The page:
However, making this drink with light rum still leave it a little bit insipid. Light rum is perfect for most mixed drinks — it’s lighter in flavor, and therefore it lends a little bit of rum flavor to the drink without overpowering it. However, with a Martini-style drink, the flavor of the liquor is what’s important, and it’s what’s emphasized. So, light rum doesn’t work out as well as other rums. But I’ll get to that in a second.
To make a Black Devil, stir the rum and vermouth with ice until cold, and strain it into a cocktail glass. Garnish with the black olive(s).
Now, let’s use a better rum.
-2 oz Añejo Rum
-1/2/ oz Dry Vermouth
This is the same drink as above, but with a higher quality rum. For the uninitiated, añejo means aged. Aging the rum makes a more robust and flavorful rum, better for sipping than for mixing drinks. But since a Martini is a mixed drink that heavily capitalizes on the flavor of the base liquor, it’s very much appropriate to use añejo rum for this cocktail.
I’m still not that much of a rum connoisseur, but I know you’re all out there. If you love rum, try this drink, and you’ll have something to order at bars to make you feel classy (just be sure to explain to the bartender what you want).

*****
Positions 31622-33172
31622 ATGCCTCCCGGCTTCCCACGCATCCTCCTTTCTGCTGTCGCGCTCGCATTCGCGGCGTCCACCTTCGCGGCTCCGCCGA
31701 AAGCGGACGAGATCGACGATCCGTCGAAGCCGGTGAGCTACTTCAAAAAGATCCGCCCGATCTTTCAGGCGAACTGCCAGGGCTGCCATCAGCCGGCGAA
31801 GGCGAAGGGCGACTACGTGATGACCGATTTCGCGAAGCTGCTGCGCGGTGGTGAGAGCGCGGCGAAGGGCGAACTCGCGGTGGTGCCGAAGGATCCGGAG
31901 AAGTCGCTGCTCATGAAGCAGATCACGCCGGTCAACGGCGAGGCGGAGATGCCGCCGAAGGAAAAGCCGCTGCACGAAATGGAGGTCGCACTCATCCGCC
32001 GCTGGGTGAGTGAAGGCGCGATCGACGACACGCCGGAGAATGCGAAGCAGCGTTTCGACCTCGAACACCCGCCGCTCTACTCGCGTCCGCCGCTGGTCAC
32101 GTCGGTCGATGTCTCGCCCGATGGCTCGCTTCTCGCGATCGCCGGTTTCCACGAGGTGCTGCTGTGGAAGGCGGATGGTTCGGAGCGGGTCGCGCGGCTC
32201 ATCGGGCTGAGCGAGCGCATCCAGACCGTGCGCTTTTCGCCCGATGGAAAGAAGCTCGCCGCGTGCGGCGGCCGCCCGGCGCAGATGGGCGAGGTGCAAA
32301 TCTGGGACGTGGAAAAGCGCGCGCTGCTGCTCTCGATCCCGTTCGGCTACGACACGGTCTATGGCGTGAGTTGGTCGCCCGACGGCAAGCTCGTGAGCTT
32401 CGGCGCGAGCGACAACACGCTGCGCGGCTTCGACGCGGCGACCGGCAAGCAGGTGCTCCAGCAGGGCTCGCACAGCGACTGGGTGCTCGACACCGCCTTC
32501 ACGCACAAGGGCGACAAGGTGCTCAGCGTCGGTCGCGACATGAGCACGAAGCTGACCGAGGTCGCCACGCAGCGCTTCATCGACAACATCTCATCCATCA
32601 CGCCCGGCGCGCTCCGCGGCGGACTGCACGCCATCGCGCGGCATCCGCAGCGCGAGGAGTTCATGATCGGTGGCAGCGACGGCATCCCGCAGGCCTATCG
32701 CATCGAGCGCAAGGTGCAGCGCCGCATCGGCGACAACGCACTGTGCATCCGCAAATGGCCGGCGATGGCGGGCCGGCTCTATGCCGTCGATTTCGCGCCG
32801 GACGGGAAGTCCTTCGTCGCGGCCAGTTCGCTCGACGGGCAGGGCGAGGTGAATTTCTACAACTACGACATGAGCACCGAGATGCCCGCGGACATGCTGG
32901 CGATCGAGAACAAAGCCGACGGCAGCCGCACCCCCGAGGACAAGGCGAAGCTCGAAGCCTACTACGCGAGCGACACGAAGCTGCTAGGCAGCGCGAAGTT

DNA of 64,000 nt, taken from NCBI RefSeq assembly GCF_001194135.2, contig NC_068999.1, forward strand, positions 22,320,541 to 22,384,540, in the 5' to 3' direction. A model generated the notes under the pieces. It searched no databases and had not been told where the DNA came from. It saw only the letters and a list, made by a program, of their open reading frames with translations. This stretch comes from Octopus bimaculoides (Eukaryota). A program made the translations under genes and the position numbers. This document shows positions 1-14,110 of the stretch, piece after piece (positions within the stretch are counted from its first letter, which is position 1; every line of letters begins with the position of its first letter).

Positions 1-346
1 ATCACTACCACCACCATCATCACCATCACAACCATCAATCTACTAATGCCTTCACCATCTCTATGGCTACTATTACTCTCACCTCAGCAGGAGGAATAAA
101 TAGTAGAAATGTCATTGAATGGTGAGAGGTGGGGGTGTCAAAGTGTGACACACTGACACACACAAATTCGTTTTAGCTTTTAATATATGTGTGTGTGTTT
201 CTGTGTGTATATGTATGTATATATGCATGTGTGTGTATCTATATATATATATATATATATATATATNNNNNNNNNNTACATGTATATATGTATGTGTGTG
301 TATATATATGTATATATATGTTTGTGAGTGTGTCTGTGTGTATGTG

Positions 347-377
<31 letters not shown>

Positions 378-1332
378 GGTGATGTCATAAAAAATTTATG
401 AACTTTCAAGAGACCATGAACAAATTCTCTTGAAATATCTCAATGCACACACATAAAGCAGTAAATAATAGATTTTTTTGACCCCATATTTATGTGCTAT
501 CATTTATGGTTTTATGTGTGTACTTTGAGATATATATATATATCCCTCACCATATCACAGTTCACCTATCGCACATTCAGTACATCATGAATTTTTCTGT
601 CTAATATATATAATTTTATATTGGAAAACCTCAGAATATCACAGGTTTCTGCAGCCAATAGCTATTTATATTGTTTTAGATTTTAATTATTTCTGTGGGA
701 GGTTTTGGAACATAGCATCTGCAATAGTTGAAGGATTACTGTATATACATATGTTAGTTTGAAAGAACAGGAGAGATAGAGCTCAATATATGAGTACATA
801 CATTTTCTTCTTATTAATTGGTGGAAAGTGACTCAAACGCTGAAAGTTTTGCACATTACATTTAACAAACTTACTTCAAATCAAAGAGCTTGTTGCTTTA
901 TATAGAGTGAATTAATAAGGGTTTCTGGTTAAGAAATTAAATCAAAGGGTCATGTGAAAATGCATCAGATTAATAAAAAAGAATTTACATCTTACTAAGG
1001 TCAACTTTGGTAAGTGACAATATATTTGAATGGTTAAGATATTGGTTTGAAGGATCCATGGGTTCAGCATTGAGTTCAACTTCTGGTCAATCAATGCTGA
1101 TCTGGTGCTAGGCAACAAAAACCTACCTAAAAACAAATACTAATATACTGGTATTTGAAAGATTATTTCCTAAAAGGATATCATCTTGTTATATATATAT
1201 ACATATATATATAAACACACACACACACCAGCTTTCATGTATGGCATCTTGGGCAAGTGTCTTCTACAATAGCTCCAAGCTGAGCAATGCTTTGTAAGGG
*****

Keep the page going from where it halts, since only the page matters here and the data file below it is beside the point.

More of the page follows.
In any case, I use Barcardi 8, which worked wonderfully, but use whatever añejo rum you prefer — but you could do worse.
So, stir the liquid ingredients with ice, and strain it into a cocktail glass. Garnish with the black olive(s) and enjoy it if you like rum. This is what sophisticated pirates drink, don’t you know?
On to the last drink — and quite possibly the most important drink in context of James Bond mixology.
-3 oz Gordon’s Gin (94 proof if you can find it)
-1 oz Vodka (preferably 100 proof and made from grain)
-1/2 oz Lillet Blanc
This is it. This is the ultimate James Bond cocktail. This is the drink that was introduced by James Bond in how the novel Casino Royale, and since then it’s become a drink in its own right.
This is how Bond orders it in the novel which is basically how Daniel Craig orders it in the movie Casino Royale:
Three measures of Gordon’s, one of vodka, half a measure of Kina Lillet. Shake it very well until it’s ice-cold, then add a large thin slice of lemon peel. Got it?”